- First year, no red meat
- Lots of fresh greens
- Chicken, fish
- Add monounsaturated fats and long chain fatty acids
- Cod liver oil every day
This actually worked for me, and after a year, I felt really well and my neurologist and I thought it was reasonable for me to go off the daily shots. (Yay!) I did, and did fine. The hardest part was the cod liver oil daily, but I figured I could handle that if it meant I wouldn’t have to think to breathe ever again. (We all have our own motivations.)
[Side note about going off the shots. The decision to quit using Copaxone (there I said it) did not make the pharmaceutical company happy. When I called them to tell them to cancel my next ($1k per month) shipment of shots, they used outright scare tactics to try to get me to continue. I laughed at them and threatened to record the call and ask a lawyer if these tactics were legal, as they certainly weren’t ethical. There was a lot of back-pedaling, though I noticed, no apology. After that, they sent me letters twice a week, proclaiming how I was going to have exacerbations and horrible things were going to happen to me. Had I cared enough, I would have sent them a nice flowery “Get bent” wallhanging. I might have learned needlepoint for that. After a few letters, I asked Jay to throw any letter from them in the garbage on his way from the mail box, which, bless him, he did, and I never even heard that we received them again. I can not to this day understand how a company whose literature claims they are in support of “Your MS Journey” could justify attempting to dramatically increase the stress on someone who has a disease that they are well aware is stress-related. Methinks they did not think that one all the way through, if they really cared about “My MS Journey.” Just perhaps they didn’t actually support me not having MS symptoms anymore, because a disease in remission doesn’t make them $1k per month.]
Back to the Swank diet. The thing that stuck with me about the Swank book was the studies he shared in the beginning – some information about MS. The first thing was that MS is more prevalent at high latitudes (north of 40 degrees N latitude or south of 40 degrees S latitude.) What happens at high latitudes? The sun shines less directly. So what? People’s bodies don’t make as much vitamin D. (In case you missed it in science class, human bodies make vitamin D when sunlight strikes the skin. I don’t mean to be snarky there. Some people don’t know that, and that’s ok.) Vitamin D is involved in many chemical reactions in the body, can turn genes on and off, and much more. Anyway, you don’t get enough of it from sunlight if you live in the northern latitudes.
I was intrigued by that, so I did a search on prevalence of MS in the US:
This is a pretty crude map, but it shows, in a general sense, how location is a factor in MS. So then I really started thinking about it. And reading about it, and pretty much being obsessed by it.
I joined the Vitamin D Council and read everything they had about vitamin D and MS.
And then the day came when I could feel my next relapse coming on. Just a distant sense of “not-rightness” along with some passing moments of exhaustion. These symptoms were the bellwether for an exacerbation and started happening about three days before one started.
I was in a panic. I did not want to go there again. Who knew if this would be another 17 days, a month, or the one that turns into Progressive MS (which would be seriously Not Good.) Then I saw this video. It is 8 minutes long, the lighting is bad, and it is just a guy talking. It changed my life.
After that I googled Rheinhold Vieth and read all of his work – formal and informal. The man is a genius. If you do nothing else, watch the above video.
So, feeling the flare coming, I went home and (I do not recommend this. You should not do this) took 70,000 units of vitamin D. The next morning I felt a little better. I then took the same amount for the next five days, (no, don’t do that either) and my impending flare just dried up and died. I was so happy! AND, I was so embarassed! What a stupid thing to do without medical supervision. I went in and fessed up to my neurologist. He was briefly annoyed and then he asked me how my experiment went. We laughed. He said we needed to do a vitamin D level check on me and then we’d work together to develop a dosage to keep me at a good level. (‘Good level’ is higher for MS people than for people without, and can vary individually even among MS people. I can’t give you a number, other than saying it is higher than 50. One thing MS does is it teaches you to pay attention to your body. This is another hidden blessing of MS.)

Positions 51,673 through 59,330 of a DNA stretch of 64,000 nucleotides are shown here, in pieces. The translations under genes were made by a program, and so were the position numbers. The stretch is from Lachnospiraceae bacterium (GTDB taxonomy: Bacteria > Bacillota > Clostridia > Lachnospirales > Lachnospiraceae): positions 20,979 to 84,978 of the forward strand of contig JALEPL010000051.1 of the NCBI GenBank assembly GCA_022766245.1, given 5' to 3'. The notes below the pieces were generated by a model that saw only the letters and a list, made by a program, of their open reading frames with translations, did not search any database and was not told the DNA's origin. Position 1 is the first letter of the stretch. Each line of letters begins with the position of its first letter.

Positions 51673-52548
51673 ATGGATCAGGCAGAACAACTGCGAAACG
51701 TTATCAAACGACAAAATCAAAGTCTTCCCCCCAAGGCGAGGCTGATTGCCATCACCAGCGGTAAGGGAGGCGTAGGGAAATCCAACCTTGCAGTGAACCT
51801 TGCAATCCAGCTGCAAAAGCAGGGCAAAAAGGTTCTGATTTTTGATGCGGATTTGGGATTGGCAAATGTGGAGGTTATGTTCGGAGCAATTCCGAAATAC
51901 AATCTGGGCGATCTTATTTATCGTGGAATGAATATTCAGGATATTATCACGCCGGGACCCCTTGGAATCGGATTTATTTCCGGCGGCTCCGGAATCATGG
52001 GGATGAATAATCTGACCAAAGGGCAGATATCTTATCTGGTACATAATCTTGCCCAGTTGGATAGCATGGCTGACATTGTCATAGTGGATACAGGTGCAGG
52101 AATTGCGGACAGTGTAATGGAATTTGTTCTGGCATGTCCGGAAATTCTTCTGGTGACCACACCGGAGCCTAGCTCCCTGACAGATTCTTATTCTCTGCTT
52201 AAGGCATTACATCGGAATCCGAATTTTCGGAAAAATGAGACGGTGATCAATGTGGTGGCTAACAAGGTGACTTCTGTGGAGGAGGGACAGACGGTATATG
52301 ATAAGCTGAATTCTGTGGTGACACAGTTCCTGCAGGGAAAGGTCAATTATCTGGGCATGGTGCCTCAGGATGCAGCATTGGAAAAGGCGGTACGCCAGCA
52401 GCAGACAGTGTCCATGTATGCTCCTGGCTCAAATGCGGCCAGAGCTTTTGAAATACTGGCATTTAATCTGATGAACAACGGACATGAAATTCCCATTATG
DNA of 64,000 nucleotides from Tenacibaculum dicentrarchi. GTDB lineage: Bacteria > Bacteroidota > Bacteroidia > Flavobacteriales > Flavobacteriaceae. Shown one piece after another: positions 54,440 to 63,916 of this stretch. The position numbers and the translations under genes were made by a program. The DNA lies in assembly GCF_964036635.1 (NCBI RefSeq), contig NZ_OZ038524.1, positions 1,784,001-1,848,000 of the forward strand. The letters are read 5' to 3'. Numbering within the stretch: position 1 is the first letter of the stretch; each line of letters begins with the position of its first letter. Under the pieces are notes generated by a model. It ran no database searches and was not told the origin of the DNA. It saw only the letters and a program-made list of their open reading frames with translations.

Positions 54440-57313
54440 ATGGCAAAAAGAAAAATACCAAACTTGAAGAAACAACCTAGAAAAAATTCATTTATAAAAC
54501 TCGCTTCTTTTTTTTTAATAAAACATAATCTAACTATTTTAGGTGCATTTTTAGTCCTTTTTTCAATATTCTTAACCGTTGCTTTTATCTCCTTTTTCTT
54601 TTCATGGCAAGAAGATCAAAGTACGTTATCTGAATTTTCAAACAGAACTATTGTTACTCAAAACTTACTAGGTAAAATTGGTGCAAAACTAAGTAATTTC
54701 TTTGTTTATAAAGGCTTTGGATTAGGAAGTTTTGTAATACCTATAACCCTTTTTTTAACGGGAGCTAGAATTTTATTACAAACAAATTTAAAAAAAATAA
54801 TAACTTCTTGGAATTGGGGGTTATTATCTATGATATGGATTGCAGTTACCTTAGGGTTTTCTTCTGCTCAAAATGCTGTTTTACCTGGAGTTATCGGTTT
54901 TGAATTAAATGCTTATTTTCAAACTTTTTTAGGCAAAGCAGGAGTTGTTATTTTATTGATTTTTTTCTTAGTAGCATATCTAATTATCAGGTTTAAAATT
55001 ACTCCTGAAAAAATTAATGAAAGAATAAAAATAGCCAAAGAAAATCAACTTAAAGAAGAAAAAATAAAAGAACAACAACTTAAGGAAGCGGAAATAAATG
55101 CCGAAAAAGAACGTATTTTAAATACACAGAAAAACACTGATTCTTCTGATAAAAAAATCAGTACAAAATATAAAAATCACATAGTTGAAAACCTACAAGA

Meanwhile, some other information has come to light which supports the importance of vitamin D to MS. Birth month: a spring-born baby is much more likely to develop MS than a baby born in another season. Mothers who give birth in spring have gestated their babies in the months when the lowest levels of vitamin D are circulating in their bodies. I was born in May. My sister, who also has MS, was born on June 1.
A look at vitamin D levels as they vary seasonally
That’s a pretty impressive sine wave, ladies and gentlemen. Vitamin D levels crash in September, October and November; and this is the time of year that I had all my flares. Apparently for me it is the change in vitamin D level that caused the most difficulty. That is just me. MS is different for everybody. As a result, I now supplement just a bit in summer and quite a lot in winter, starting in September. I used to supplement a lot in summer too, but I was monitoring my levels with my neurologist and my levels got a little too high. Ok to do that short term, but the long term repercussions of very high vitamin D are somewhat unknown, so I just don’t go there.
Other things (besides eating well and managing my vitamin D) that have been useful for me in managing MS:
- Kefir – get the gut right, the body follows
- Actively find relaxation:
- Sure, go and do. Then pause and breathe and appreciate. Then go and do again, if you like.
- Do yoga
- Meditate (Bhuddify) 5 minute of daily bliss
- Make better decisions: Stop consistently putting more energy in than you get out. (of relationships, of your kids, of volunteer commitments, of tv, of whatever) If it doesn’t build you up, limit it. Note the energy sinks in your life and make decisions about them to free up some self care/attention/love time in your life. Notice what makes you truly feel good/blessed/loved and do that.
- Take at least twice weekly epsom salt baths. Seriously. These can be short, yet effective. Epsom salt is magnesium (Mg) sulfate (SO4) and it can be absorbed transdermally (through your skin). Studies have shown that as little as 12 minutes in a hot epsom salt bath can increase Mg levels in subjects, and Mg is probably important in MS. Sulfur (from sulfate) is handy for a body too. Grandma was right – go take an epsom salt bath, you’ll feel better.